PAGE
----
The FDA’s action was prompted by Dr. Jonathan E. Fielding, the county’s top public health official, who last year asked the agency to investigate whether widespread Lap-Band promotion by 1-800 GET THIN was misleading.
The motion approved by supervisors Tuesday directed the Public Health Department to report back on what it is doing to get the word out about “safe and effective alternative methods to achieve and maintain a healthier weight.”
“There is no panacea for obesity, including the Lap-Band weight loss procedure,” the motion said. “However, there are proven strategies, when sustained over time, which can help people achieve a healthier weight, and decrease the risk for diabetes, heart disease and other chronic diseases.”
The motion also directed the County Counsel to provide legal options on steps the county could take to “ensure truthful advertising of aggressive obesity treatment procedures in unincorporated areas.” And it instructed the Chief Executive Office to pursue legislation to increase supervision and oversight of clinics that perform “aggressive and invasive obesity treatment cosmetic procedures.”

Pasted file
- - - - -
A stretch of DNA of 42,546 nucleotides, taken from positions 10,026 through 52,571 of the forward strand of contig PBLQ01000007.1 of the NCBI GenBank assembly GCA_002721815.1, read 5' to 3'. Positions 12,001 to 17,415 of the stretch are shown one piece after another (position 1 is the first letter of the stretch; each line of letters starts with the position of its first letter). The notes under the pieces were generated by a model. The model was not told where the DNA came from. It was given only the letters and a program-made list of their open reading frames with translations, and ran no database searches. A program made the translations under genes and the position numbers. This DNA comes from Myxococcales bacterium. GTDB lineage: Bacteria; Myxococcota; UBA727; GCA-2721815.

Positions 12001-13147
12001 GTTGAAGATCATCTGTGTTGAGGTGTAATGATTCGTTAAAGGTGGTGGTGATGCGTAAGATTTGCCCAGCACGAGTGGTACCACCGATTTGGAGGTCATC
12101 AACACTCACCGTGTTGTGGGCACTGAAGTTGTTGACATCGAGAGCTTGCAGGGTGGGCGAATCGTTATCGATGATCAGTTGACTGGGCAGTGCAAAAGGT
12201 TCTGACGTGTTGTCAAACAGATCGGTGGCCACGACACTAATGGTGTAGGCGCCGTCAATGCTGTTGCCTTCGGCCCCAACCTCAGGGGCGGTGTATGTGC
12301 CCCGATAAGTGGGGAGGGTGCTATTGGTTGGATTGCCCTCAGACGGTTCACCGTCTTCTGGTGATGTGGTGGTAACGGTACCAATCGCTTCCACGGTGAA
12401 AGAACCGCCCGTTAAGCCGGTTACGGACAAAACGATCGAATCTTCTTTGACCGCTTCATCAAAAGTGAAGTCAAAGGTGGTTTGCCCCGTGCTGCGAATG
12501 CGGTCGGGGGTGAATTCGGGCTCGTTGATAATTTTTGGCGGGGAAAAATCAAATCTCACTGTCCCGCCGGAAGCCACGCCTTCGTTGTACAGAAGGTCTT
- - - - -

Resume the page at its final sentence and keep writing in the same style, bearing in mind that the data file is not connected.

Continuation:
December 8, 2010
L.A. County’s top public health official wants to put the squeeze on those ubiquitous LAP-BAND ads.
In a Dec. 7 letter to the U.S. Food and Drug Administration, Dr. Jonathan E. Fielding asks the agency to investigate whether widespread promotion of the LAP-BAND by the 1-800-GET-THIN weight loss clinics is misleading the public by failing to disclose enough about the potential risks of such surgery.
Fielding, the county’s director of public health, said while bariatric surgery can be appropriate for some severely obese patients, it’s not for “the vast majority of individuals, and should be reserved for those who have failed other approaches.”
He also took aim at the assertion in the advertising campaign that “Diets fail!” which he said undercuts the importance of healthy, common-sense lifestyle choices.
“Misleading advertisements erode the ability of the majority of the public, who are currently either overweight or obese, to fairly consider alternative weight management options, and for ‘normal’ weight individuals to be concerned about behavior that increases risk of weight gain,” Fielding said in the letter.